Jessica drew in a staggered breath the way people do if they’ve been sobbing, as she had been. She wiped the corner of her eye with the back of her hand, when it occurred to her that there was a better blotter available. Thousands, actually. She reached into the nearest box and pulled out a pink colored shirt, which she used to finish the slobbery job. Then she held the shirt out in front of her, examining it like a mother would her devil spawn. I love you because you came from me, but I need some answers. It was a fitted cotton-poly blend with silver appliqué letters spelling out Make America Wait Again. There was some tasteful bedazzling near the top left corner of the M. No answers were forthcoming from the shirt, which now had mascara and snot stains on its tummy.
Jessica sighed and threw it back in the box, wondering how it had come to this, a public storage unit full of unsellable merchandise. Not only were there boxes upon boxes of shirts, but there were hats and fanny packs in the same Pepto-Bismol pink. Maybe she should have considered another color? But no, girls between the ages of 14 and 21 (in that crucial to-have-sex or not-to-have-sex window) were her target demographic. She’d read on a fashion blog that there was a color named “Millennial Pink,” and knew instantly that it would be perfect for this project. Some girls might love pink ironically in a post-feminist show of femininity, but sales are sales. Except the merch didn’t sell. So what the hell happened? And what was she going to do?
Bill would kill her if he knew she’d tried another “get-rich-quick” scheme. That’s what he called them. If she had to give him the spiel one more time about how she was an entrepreneur, and ‘nothing ventured nothing gained,’ and they couldn’t maintain their lifestyle on his realtor and her teaching salary, never mind afford to have kids, she’d go out of her mind. It was like talking to a brick wall. Nonetheless, she’d promised him she wouldn’t spend any more of their savings without talking to him. That was before she’d had this idea that was too good to ignore.
How could she not capitalize on the current political climate and the ubiquitous red hats? She needed to strike while the iron was hot, and unfortunately it was bad timing because Bill was stressed out about some deals he was trying to close. She hadn’t wanted to bother him. She planned to disclose everything once she’d established some mid-level and lower-level sales associates and the money was flowing in. As each associate took on more and more inventory, she could unload hers and reap the profits with a nice fat cut of their sales. So where did she go wrong?
Her slogan was a winner because abstinence was trending, so that couldn’t be the problem. Personally, she was not an advocate of abstinence. She’d lost her virginity at 15 behind the park district building and only regretted it later because he turned out to be a jag-off. A few years ago she and Bill had met in a bar and the evening ended with what she thought would be a one-night stand, but he surprised her by calling her the next week and inviting her to a Memphis Grizzlies game. She was impressed that he remembered her offhand comment about basketball being her favorite spectator sport. Maybe too easily impressed, since his listening skills had deteriorated so dramatically after the exchange of vows.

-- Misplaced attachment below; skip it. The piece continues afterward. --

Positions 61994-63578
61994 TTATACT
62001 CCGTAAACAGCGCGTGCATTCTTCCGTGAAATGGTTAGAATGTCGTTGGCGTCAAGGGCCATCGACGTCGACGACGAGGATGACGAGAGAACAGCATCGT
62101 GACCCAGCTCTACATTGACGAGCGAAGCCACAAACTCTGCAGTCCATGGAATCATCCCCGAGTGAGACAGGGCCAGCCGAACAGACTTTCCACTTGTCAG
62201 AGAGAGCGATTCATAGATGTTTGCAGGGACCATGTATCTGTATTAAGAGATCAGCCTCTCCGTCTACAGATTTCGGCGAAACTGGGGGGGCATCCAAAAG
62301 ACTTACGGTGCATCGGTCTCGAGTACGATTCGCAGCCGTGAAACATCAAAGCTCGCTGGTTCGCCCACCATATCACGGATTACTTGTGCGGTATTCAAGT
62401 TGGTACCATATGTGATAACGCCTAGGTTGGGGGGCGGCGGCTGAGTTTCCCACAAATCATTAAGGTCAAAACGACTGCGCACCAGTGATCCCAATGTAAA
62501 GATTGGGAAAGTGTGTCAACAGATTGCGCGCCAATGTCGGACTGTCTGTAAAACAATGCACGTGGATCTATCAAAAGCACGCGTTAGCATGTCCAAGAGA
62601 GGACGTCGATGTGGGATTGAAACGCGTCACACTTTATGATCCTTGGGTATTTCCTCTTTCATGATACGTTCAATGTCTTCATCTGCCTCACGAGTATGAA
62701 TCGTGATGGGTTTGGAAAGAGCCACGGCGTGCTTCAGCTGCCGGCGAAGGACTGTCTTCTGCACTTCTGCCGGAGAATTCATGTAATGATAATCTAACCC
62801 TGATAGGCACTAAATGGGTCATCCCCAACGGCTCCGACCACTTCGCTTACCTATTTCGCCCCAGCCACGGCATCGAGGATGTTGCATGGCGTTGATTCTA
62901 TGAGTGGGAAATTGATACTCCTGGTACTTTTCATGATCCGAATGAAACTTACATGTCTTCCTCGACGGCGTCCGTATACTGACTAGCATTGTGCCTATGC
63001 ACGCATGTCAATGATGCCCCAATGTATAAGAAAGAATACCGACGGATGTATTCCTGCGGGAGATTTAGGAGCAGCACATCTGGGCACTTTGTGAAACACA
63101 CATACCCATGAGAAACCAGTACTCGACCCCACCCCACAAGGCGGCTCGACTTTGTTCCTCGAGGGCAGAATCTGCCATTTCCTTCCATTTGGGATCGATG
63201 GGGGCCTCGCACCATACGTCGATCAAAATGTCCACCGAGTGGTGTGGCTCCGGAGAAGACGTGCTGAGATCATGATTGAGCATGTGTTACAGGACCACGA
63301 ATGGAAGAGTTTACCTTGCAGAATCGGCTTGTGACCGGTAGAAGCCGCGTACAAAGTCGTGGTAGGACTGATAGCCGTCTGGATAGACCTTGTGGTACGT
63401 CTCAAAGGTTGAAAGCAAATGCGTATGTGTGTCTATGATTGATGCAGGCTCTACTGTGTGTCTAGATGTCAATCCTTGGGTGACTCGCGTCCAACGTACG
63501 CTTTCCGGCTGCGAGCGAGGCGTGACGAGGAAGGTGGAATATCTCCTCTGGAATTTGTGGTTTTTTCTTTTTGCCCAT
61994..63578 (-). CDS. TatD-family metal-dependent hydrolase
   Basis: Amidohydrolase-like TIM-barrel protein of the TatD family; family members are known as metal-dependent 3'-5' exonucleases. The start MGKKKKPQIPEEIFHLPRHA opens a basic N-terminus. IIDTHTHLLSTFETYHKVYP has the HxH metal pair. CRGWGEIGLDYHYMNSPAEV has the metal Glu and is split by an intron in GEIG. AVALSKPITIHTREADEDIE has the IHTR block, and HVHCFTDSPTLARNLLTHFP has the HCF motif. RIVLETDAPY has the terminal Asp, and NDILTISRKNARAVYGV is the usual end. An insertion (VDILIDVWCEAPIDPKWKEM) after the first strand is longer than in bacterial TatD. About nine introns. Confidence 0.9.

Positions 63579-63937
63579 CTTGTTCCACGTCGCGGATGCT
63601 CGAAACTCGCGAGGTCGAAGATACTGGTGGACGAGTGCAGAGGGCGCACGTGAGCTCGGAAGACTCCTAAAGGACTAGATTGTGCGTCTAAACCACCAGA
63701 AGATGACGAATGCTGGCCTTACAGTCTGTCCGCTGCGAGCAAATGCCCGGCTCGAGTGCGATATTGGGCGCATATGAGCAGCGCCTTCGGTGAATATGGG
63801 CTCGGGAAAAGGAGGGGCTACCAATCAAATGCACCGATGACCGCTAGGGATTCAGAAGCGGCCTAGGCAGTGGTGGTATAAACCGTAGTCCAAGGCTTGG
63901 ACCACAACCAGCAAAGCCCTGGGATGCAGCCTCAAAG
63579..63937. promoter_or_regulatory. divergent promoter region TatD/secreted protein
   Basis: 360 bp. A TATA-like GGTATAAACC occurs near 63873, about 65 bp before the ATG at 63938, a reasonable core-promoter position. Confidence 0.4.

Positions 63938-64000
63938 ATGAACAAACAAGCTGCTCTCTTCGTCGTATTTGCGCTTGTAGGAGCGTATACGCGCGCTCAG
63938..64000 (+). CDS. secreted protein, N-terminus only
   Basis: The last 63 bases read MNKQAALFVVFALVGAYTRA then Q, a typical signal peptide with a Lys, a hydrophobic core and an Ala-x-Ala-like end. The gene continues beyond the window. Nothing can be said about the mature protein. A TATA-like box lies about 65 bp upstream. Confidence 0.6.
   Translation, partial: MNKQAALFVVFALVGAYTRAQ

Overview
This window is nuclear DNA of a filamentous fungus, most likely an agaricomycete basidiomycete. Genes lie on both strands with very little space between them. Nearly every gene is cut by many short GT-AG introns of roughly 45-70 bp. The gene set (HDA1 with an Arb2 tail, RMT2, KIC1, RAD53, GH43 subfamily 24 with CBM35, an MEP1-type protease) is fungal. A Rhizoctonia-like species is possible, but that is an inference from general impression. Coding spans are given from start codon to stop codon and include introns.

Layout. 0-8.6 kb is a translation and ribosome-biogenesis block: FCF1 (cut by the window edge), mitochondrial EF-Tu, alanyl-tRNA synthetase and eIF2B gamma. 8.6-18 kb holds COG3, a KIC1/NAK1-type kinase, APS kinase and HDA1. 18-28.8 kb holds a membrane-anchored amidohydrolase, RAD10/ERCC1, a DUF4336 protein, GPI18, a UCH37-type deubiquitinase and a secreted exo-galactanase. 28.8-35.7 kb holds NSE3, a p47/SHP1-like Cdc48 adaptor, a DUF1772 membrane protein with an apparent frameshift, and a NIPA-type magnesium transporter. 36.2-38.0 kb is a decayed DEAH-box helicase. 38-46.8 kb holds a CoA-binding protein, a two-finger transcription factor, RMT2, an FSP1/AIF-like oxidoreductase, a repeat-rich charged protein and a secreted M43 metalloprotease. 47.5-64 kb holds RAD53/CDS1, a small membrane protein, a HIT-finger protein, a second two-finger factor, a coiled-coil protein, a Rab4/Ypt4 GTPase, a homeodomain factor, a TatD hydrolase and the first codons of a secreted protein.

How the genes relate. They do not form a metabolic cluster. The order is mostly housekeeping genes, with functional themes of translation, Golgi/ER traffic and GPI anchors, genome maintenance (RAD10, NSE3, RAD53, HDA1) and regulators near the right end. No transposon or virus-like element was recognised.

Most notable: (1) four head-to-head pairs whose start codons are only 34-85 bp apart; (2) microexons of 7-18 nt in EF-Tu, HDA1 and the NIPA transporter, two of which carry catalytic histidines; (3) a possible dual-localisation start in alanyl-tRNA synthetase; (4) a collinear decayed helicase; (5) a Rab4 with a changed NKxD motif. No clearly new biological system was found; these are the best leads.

She shouldn’t be too hard on him. He had supported her through the hands-free toothbrush venture. Too bad the VCs on Shark Tank had blown that idea out of the water. Bill had even refrained from giving her crap about all the money she lost selling skin creams. That was a low point, but it was also a learning experience. She’d learned that she didn’t thrive being so far down on the totem pole.
A driven, innovative person like her needed to be top of the chain of command. The world wasn’t ready for a hands-free toothbrush, fine. But she just knew that with this wave of conservatism sweeping the country, or crawling out of the woodwork, whatever, the time was ripe for her Make America Wait Again marketing campaign. She pictured young women all across the Bible belt sporting her curve-hugging tees, telling admiring friends and strangers where they could purchase one. She envisioned running into them at the mall or Friday night football games and blowing their minds by saying that she was Jessica of GorJess for Less, LLC.
“Ughhhhh.” Jessica kicked a box near her outstretched foot. She’d been sitting on the floor of the storage unit all afternoon. She’d given herself 6 months to get this business off the ground and she had less than nothing to show for it. The few women she’d recruited had all quit after complaining about her pricing structure. They said she was setting them up for failure. Her attempts to recruit more people at school, church and Facebook had been unsuccessful. Some of those bitches had even defriended her!
That’s ok. She was down but not out. Nobody ever made it big without first overcoming major obstacles. She took out her phone and searched her notes for an inspirational quote from Richard DeVos, “It is impossible to win the victory unless you dare to battle.” She’d idolized him ever since high school when she was researching entrepreneurs for an assignment in her Consumer Ed class. When she saw his net worth and the fact that he owned the Orlando Magic, she was struck with the bolt that drove all of her future endeavors. The most important trait, according to him, was persistence.
So, a new game plan was in order. Well, she could donate the merch to needy communities in Africa or Afghanistan and take a tax write-off. She’d apply for a loan and come clean with Bill after her next venture took off. She’d read something recently about how personalized party favors were a growing market. Had anybody thought of doing personalized condoms? With all the bachelorette parties that came through Nashville, she would make a killing.